A Louisiana judge dismissed a lawsuit from abortion activists Thursday challenging a new state law that protects unborn babies and underage girls who are seeking abortions without their parents’ knowledge.
District Court Judge Timothy Kelley dismissed the case by pro-abortion group Lift Louisiana for lack of standing, the New Orleans Gambit reports.
Earlier this summer, Lift Louisiana sued to challenge the law regarding parental consent for minors seeking abortions. Because of a U.S. Supreme Court ruling, all parental involvement laws for abortion must include a judicial bypass, meaning a minor may request permission from a judge instead of their parents.
The new law limits the jurisdiction to authorize a minor’s abortion without parental consent to courts within the minor’s parish of residence. Pro-life advocates said the law prevents abortion groups from “shopping around” for judges who support abortion and rubber stamp judicial bypass requests.
Benjamin Clapper, executive director of Louisiana Right to Life, praised the judge’s ruling as a victory for parents and children in Louisiana. He thanked state Attorney General Jeff Landry for defending the law.
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“Once again, the abortion industry ran to the shelter of a court to cling to its mission of abortion-on-demand, this time seeking to defend abortion for minors without any barriers or parental involvement,” Clapper said. “Judge Kelley rightly dismissed this ridiculous lawsuit and told the abortion businesses they can return to court once they actually have a real plaintiff.”
Angie Thomas, a lawyer and associate director of Louisiana Right to Life, said abortion activists admitted that most judicial bypass requests do not happen in the girl’s home parish. She said judges in the girls’ home areas are better equipped to make decisions because they know more about local resources available to the girls and can better determine her maturity.
Meanwhile, abortion activists decried the ruling, claiming the new law violates the Louisiana Constitution and U.S. Supreme Court rulings, according to the Gambit.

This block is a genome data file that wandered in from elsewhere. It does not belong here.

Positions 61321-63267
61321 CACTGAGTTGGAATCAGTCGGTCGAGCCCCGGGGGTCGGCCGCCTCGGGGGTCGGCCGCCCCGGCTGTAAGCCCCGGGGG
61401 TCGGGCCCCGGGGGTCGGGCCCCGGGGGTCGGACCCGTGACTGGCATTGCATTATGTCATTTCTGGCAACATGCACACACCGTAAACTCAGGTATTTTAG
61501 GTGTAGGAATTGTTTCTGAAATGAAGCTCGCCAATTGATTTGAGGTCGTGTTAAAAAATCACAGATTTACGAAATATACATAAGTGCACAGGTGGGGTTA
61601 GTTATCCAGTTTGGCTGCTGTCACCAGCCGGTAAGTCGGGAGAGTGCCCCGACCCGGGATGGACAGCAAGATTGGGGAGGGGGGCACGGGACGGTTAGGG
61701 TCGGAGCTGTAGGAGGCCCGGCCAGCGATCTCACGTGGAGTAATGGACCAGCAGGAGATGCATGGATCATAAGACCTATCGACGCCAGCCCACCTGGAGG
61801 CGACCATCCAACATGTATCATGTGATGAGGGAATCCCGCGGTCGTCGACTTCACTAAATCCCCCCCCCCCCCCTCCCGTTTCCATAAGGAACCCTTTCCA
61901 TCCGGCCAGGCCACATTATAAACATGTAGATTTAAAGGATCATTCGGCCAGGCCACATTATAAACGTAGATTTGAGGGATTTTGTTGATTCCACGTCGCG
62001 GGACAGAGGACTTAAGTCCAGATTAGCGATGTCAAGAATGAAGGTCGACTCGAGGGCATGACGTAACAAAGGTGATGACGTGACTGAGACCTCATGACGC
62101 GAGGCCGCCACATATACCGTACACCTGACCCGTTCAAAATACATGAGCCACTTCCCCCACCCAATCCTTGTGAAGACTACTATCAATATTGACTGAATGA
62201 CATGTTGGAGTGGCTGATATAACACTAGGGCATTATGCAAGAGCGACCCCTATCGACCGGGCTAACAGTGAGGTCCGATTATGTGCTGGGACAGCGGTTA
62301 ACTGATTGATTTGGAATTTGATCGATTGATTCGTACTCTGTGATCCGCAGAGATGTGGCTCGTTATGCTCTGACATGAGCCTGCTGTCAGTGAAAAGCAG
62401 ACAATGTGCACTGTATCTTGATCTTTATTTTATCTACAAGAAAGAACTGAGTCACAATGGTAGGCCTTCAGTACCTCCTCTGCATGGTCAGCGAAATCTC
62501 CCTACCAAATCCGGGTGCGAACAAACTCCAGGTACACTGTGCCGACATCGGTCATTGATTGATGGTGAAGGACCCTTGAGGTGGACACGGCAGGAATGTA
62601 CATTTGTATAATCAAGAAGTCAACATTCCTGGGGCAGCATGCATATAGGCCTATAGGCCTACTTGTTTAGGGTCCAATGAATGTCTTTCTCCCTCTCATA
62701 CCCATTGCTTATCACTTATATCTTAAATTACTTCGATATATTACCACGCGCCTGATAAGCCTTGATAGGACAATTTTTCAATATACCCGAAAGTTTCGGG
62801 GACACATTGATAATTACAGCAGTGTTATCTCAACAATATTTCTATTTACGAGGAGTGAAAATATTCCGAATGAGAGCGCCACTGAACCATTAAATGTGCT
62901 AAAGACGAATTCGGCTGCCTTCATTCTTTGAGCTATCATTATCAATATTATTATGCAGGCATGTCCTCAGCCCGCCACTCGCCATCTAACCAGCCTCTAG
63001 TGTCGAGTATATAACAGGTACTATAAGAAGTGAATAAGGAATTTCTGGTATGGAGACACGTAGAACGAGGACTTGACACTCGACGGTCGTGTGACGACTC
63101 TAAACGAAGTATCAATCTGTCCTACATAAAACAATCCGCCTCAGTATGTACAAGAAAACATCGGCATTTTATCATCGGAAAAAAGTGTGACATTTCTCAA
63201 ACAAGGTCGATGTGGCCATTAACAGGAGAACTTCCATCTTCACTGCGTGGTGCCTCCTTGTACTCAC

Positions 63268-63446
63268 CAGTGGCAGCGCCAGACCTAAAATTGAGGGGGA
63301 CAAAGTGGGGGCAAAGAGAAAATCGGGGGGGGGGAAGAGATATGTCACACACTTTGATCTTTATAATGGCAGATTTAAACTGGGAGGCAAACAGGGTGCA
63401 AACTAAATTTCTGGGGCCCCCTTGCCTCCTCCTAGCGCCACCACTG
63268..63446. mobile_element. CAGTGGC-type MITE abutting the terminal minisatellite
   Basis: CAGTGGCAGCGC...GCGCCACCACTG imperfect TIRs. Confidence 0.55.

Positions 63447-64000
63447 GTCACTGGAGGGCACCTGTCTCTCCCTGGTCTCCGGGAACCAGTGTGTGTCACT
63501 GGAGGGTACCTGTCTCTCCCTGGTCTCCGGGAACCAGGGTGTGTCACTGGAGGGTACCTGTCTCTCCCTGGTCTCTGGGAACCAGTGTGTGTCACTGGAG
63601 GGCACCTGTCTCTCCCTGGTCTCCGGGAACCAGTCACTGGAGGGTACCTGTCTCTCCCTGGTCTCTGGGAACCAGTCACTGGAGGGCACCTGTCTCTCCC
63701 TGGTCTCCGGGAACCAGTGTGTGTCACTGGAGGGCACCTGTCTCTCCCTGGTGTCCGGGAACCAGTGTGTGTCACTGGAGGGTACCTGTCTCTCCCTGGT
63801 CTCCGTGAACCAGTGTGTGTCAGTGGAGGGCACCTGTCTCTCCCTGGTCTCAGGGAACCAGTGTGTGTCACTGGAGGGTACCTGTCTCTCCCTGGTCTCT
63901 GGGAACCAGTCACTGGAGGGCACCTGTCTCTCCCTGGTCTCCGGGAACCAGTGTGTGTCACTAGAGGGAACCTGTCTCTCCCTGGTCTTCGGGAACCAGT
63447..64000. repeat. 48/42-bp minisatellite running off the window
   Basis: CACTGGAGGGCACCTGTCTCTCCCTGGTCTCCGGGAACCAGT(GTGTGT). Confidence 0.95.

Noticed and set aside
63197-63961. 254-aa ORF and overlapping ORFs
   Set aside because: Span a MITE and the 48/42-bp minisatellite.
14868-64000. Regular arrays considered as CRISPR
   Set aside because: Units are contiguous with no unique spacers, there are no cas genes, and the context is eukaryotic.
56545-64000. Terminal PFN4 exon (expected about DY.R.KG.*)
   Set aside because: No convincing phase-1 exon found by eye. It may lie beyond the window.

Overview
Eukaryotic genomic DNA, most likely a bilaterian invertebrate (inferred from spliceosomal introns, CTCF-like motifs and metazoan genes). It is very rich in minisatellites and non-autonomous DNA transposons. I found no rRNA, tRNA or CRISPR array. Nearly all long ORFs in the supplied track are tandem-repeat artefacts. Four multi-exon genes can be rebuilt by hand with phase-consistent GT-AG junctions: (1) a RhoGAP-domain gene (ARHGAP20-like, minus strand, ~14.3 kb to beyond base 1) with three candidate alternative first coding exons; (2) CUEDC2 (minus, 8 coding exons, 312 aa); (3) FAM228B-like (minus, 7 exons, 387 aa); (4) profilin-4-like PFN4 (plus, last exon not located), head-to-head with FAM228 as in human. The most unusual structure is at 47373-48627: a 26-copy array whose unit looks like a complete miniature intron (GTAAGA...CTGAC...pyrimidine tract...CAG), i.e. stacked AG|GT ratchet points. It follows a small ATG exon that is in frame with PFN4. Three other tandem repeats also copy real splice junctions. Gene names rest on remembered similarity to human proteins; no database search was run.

“The Supreme Court made it very clear that minors need access to the courts to get a fair hearing and have an opportunity to show they are mature enough to make the decision to terminate their pregnancy,” said Michelle Erenberg, co-founder and executive director of Lift Louisiana. “The change in the Louisiana law interrupts this process.”
Erenberg argued that because abortion is “time sensitive” and some areas of the state have fewer judges, the courts may not be able to follow the four-day requirement for judicial bypass hearings.
She also made a bizarre claim that the requirement for the hearing to be held in the minor’s own local parish could increase travel times.
“Before, a young person could go to court in a parish where the clinic was located and get the required counseling and wait 24 hours for the court order, then can go to the clinic the next day,” she told the news outlet. “Now, minors have to travel back and forth from their home parish to where the abortion clinic is.”
Currently, 37 states currently require parental involvement (consent or notification in some form) before a minor aborts her unborn baby. A 2011 Gallup poll found 71 percent of Americans favor laws requiring parents’ involvement in a minor’s abortion decision.